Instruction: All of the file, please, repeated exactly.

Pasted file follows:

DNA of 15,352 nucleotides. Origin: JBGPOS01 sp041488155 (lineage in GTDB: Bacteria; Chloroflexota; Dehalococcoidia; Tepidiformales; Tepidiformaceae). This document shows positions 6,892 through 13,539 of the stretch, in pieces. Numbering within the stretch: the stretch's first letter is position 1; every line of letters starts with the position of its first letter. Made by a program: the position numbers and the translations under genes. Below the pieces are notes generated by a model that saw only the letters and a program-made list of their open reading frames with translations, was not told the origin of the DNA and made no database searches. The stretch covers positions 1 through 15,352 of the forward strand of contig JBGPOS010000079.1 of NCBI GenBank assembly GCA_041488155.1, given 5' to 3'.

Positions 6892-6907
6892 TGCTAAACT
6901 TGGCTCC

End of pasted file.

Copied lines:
DNA of 15,352 nucleotides. Origin: JBGPOS01 sp041488155 (lineage in GTDB: Bacteria; Chloroflexota; Dehalococcoidia; Tepidiformales; Tepidiformaceae). This document shows positions 6,892 through 13,539 of the stretch, in pieces. Numbering within the stretch: the stretch's first letter is position 1; every line of letters starts with the position of its first letter. Made by a program: the position numbers and the translations under genes. Below the pieces are notes generated by a model that saw only the letters and a program-made list of their open reading frames with translations, was not told the origin of the DNA and made no database searches. The stretch covers positions 1 through 15,352 of the forward strand of contig JBGPOS010000079.1 of NCBI GenBank assembly GCA_041488155.1, given 5' to 3'.

Positions 6892-6907
6892 TGCTAAACT
6901 TGGCTCC